Back in the nineteenth century (and likely before then too), one of the occupations carried out in Largo was cork cutting. Among the men who described themselves as 'cork cutters' over the years were John Ballingall, Edward Johnston, Henry Kirk, John Edmonson Miller, Thomas Rankin and James Rodger. In addition, there were several boys employed to assist in this line of work.
Henry Kirk was a cork cutter based on the upper part of Kirkton of Largo's North Feus, shown in the above postcard image. At the time of the 1861 census Henry Kirk employed '1 man and 1 boy' in his cork cutting business. He was listed in the 1862 Westwood Directory (above) under 'miscellaneous'. It's likely that the cork cutters' main output would have been stoppers for bottles and other containers, such as the stoneware containers shown in the advert below for Henry Kennedy and Sons of Glasgow.
Tragically, Henry Kirk died in 1862 aged just 28, leaving behind a wife and baby daughter. Fairly quickly Henry's business was taken over by an English cork cutter, who relocated from Norwich to Largo. Edward Johnston stayed for decades to continue the business and in 1864 he married Henry Kirk's widow Annie. The couple went on to have 7 children of their own, as well as raising the daughter of Henry. The 1871 census tells us that Johnston employed '2 men, 4 apprentices and 1 woman', suggesting that the business had grown significantly since 1861.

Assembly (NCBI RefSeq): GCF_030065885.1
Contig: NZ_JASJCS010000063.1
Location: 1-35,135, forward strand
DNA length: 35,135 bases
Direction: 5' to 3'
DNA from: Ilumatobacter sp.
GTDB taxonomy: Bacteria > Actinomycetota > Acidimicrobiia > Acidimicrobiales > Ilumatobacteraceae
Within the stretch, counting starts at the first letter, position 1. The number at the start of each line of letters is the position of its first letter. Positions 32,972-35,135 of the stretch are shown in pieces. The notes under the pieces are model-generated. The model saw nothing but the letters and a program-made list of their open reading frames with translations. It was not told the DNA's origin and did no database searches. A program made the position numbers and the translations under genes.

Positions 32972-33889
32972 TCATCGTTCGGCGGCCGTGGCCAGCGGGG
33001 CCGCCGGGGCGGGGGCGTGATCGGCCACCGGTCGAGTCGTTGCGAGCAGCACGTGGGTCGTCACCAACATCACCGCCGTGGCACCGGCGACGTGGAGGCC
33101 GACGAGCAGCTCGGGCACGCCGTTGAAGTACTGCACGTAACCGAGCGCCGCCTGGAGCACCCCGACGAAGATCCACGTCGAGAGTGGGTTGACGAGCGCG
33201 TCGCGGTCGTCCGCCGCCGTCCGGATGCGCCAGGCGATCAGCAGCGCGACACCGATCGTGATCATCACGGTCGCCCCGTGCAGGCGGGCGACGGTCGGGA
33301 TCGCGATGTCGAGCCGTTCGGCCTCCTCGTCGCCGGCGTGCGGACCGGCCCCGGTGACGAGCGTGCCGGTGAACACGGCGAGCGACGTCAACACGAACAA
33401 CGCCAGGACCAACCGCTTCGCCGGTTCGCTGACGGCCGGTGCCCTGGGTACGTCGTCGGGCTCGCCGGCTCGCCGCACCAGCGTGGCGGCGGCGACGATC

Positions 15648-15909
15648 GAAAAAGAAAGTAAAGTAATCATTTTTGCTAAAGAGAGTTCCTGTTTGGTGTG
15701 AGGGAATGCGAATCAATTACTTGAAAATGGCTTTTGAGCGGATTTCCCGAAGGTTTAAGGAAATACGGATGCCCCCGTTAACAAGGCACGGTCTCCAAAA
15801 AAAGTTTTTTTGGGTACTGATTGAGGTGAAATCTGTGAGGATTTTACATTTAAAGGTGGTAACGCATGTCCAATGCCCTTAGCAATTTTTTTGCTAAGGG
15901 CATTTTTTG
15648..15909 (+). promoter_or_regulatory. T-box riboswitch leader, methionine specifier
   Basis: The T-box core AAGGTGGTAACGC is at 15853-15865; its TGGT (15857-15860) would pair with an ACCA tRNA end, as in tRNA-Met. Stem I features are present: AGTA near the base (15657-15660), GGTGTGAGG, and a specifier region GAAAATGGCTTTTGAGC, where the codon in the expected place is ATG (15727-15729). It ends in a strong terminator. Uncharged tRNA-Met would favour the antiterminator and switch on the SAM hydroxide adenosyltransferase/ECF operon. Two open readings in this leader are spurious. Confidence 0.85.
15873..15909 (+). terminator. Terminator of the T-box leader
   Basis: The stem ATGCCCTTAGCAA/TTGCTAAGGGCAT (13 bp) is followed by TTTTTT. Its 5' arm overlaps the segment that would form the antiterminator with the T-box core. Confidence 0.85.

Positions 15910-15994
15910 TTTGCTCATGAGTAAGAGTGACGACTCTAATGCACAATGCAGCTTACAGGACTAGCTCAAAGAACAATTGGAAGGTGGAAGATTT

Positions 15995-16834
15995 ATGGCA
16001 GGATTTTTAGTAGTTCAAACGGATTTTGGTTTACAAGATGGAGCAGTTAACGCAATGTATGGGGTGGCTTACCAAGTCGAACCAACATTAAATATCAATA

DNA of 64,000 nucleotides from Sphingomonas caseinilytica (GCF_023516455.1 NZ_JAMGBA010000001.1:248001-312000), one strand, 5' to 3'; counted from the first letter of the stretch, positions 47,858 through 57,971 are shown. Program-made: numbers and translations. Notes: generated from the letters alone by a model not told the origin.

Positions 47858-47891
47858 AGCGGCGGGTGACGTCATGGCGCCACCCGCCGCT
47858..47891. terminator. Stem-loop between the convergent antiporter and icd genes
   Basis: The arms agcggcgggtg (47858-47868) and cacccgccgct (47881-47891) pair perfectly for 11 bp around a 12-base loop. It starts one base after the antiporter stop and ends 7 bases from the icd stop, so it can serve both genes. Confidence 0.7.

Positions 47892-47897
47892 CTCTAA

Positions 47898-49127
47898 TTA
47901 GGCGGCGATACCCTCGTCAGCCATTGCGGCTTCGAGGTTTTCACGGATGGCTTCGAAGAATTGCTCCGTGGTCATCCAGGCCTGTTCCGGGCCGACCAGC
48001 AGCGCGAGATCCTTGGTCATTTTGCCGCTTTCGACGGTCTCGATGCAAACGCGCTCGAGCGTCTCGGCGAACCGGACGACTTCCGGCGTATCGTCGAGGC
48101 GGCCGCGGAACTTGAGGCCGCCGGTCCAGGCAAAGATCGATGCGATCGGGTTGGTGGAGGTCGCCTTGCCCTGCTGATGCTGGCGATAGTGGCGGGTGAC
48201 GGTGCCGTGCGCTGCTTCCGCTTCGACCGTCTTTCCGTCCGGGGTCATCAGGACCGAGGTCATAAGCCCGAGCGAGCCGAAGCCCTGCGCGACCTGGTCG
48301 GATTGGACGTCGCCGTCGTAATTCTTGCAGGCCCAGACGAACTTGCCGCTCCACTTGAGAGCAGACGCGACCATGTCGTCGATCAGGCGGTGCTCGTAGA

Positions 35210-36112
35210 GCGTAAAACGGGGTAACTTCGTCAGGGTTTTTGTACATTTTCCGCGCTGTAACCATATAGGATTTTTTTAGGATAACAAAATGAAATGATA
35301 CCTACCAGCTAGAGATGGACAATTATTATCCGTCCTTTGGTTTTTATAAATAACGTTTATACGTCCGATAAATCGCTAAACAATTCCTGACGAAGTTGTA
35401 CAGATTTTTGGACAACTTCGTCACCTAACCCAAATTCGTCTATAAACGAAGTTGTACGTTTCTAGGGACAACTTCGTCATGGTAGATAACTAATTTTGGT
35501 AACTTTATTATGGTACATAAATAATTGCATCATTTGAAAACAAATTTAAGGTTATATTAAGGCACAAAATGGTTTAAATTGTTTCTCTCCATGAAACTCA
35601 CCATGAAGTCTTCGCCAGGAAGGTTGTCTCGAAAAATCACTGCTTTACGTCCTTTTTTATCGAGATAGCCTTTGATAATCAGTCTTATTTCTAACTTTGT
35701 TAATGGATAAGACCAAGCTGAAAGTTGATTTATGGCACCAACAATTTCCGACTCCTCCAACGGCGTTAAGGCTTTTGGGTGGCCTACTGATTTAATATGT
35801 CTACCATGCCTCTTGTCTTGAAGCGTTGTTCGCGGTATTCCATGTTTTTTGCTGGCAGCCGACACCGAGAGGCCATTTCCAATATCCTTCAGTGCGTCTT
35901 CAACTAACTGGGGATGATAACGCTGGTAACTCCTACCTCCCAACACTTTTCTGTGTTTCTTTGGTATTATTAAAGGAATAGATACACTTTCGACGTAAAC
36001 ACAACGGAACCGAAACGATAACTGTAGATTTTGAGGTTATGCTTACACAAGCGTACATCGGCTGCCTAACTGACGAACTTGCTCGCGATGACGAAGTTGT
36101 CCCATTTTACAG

Details of Edward Johnston's bankruptcy show that money was owed to Fisher Howard and Sons cork merchants of Leith, David Gillies net manufacturer, Alloa Glasswork Company, Henry Kennedy Potteries in Glasgow (see advert further above), Robert White grocer of Largo, and J.A. Bertram and Company cork manufacturer, among others. This information confirms that bottle stoppers and floats for nets were a large part of the business. Edward then left Largo, never to return, and Norwich House was sold (see 8 Oct 1887 Fife News insert below). But there was another cork cutter operating in Upper Largo, who continued to trade for some time after Edward's departure. More on him, and on changing times as cork stoppers were being replaced with other forms of bottle closure, in the next post.